View from Notre Dame Cathedral tower

 
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Video Diary: London 2012

Trying to sum up my 2.5 weeks in London.

 

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Profile: Rohan Daft

“I’ve always been interested in tailoring.”

A room full of study abroad students typed swiftly at their blog while Rohan Daft reviewed his notes for our lecture.  After David Lancaster bought the former gossip columnist, The London Evening Standard, tea from Costa Coffee the lecture was on the way.

Without looking at each computer screen, one could tell that every student had Microsoft Word open. Students banged away at the keys trying to catch a good quote from Daft, who wrote since he was 17-years-old.

The London native spoke right away about Richard James, a Savile Row tailor located on Savile Row in London.  “You’re allowed to call yourself a Savile Row tailor if you’re within 50 metres of Savile Row,” Daft said after mentioning the street of tailors spans 150 metres.

The shop is full of modern designer menswear that is customised for every gentleman who walks into the shop that may cost £4,000, whereas a Gucci designer suit may cost £400. “Men aspire to wear Savile Row suits. Savile Row suits are supposed to be the best in the world,” he said.  The well-known shop even closed for big-time customer, Elton John.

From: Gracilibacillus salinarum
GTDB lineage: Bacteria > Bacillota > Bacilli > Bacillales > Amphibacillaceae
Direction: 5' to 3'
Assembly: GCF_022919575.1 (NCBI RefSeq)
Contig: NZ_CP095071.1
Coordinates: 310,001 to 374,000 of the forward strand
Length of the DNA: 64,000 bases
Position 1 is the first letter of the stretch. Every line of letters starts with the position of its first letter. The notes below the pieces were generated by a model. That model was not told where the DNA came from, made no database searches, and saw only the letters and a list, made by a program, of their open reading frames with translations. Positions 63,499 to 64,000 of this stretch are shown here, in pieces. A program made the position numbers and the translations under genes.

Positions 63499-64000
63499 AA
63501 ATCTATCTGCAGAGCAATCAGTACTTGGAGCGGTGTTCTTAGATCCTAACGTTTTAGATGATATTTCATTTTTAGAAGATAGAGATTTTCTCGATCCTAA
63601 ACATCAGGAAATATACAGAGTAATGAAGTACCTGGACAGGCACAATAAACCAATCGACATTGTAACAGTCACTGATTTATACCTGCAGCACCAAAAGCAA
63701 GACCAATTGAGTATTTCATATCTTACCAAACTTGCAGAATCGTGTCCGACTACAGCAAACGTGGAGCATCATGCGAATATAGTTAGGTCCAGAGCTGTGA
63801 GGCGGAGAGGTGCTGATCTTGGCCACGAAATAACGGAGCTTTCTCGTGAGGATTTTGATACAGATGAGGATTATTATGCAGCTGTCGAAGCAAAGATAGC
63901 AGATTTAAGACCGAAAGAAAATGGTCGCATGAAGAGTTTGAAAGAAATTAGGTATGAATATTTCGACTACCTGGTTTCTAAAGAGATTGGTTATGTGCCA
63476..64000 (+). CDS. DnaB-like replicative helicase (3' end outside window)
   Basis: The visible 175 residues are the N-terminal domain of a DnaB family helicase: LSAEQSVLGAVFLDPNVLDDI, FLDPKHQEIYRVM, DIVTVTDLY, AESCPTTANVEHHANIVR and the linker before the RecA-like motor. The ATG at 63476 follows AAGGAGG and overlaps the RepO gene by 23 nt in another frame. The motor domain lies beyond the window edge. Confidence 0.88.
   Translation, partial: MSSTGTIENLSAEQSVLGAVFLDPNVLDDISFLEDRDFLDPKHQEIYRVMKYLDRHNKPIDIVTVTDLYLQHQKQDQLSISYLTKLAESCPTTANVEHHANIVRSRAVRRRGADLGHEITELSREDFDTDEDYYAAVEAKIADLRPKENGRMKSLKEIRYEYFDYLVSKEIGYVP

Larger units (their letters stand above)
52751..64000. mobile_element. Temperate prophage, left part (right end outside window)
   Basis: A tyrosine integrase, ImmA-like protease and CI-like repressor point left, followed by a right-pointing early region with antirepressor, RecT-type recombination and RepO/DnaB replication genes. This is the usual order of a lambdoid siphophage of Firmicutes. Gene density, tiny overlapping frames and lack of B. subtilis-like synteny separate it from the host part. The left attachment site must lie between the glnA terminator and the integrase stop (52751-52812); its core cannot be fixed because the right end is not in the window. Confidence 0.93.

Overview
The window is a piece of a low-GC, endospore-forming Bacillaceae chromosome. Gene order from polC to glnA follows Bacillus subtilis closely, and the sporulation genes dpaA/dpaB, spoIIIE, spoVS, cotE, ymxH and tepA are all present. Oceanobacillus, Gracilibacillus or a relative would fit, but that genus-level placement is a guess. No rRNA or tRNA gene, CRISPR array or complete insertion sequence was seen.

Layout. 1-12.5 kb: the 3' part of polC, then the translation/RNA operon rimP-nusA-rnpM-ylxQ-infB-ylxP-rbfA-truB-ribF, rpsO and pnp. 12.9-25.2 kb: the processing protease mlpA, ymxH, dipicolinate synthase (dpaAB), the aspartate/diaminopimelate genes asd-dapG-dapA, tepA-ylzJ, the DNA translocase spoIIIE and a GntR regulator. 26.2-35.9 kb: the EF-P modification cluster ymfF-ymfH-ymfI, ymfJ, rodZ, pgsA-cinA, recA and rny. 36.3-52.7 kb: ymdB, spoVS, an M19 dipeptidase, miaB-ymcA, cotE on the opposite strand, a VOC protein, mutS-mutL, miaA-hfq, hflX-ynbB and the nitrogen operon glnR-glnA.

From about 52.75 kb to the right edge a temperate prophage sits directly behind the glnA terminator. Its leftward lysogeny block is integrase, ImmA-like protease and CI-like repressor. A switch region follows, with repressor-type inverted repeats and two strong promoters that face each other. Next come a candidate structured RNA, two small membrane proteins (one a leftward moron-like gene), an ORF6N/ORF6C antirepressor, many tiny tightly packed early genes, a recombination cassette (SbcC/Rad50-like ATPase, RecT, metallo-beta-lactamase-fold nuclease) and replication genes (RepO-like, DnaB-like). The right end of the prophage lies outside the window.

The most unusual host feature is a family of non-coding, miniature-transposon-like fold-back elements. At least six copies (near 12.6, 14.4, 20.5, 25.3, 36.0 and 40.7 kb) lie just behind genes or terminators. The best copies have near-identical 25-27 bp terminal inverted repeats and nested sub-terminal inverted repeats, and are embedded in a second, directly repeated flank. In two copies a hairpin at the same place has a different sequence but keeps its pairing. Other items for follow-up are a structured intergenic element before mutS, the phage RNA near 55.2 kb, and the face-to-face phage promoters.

To be frank, I never heard of Savile Row tailors until Daft mentioned he produces the company’s blog and website. He spoke about the difference between a Savile Row and bespoke tailoring, which just amazed me. A lot of detail and care goes into each suit just like a doctor does when seeing a patient, Daft said.

Takes 3-4 months to
produce a 7-minute show

What inspired students most of the 3-hour class was his interest in food and living in Spain. Who would have known that traveling with a band, writing a gossip column, a Spanish food cookbook, Menu del Dia, and being a feature writer would lead to blogging about a tailor company? “I’ve always been interested in tailoring,” he said.